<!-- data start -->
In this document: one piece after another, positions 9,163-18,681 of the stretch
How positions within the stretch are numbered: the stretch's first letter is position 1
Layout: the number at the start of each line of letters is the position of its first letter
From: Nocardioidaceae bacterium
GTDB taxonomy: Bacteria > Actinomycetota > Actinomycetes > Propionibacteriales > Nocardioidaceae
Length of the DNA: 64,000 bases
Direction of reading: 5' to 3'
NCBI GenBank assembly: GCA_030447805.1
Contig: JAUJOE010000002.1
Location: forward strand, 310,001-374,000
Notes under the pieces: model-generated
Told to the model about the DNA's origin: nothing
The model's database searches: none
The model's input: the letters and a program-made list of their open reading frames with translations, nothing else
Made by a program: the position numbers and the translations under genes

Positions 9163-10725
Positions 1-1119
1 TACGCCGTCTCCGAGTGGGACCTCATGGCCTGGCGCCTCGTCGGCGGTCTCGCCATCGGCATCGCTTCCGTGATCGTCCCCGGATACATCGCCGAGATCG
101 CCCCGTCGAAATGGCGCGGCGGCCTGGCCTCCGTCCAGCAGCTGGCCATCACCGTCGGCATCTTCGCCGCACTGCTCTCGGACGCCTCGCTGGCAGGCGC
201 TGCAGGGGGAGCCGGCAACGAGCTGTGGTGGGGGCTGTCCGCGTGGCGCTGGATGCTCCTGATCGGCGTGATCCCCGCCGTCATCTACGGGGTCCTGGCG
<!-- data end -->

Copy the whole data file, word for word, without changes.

In this document: one piece after another, positions 9,163-18,681 of the stretch
How positions within the stretch are numbered: the stretch's first letter is position 1
Layout: the number at the start of each line of letters is the position of its first letter
From: Nocardioidaceae bacterium
GTDB taxonomy: Bacteria > Actinomycetota > Actinomycetes > Propionibacteriales > Nocardioidaceae
Length of the DNA: 64,000 bases
Direction of reading: 5' to 3'
NCBI GenBank assembly: GCA_030447805.1
Contig: JAUJOE010000002.1
Location: forward strand, 310,001-374,000
Notes under the pieces: model-generated
Told to the model about the DNA's origin: nothing
The model's database searches: none
The model's input: the letters and a program-made list of their open reading frames with translations, nothing else
Made by a program: the position numbers and the translations under genes

Positions 9163-10725
Positions 1-1119
1 TACGCCGTCTCCGAGTGGGACCTCATGGCCTGGCGCCTCGTCGGCGGTCTCGCCATCGGCATCGCTTCCGTGATCGTCCCCGGATACATCGCCGAGATCG
101 CCCCGTCGAAATGGCGCGGCGGCCTGGCCTCCGTCCAGCAGCTGGCCATCACCGTCGGCATCTTCGCCGCACTGCTCTCGGACGCCTCGCTGGCAGGCGC
201 TGCAGGGGGAGCCGGCAACGAGCTGTGGTGGGGGCTGTCCGCGTGGCGCTGGATGCTCCTGATCGGCGTGATCCCCGCCGTCATCTACGGGGTCCTGGCG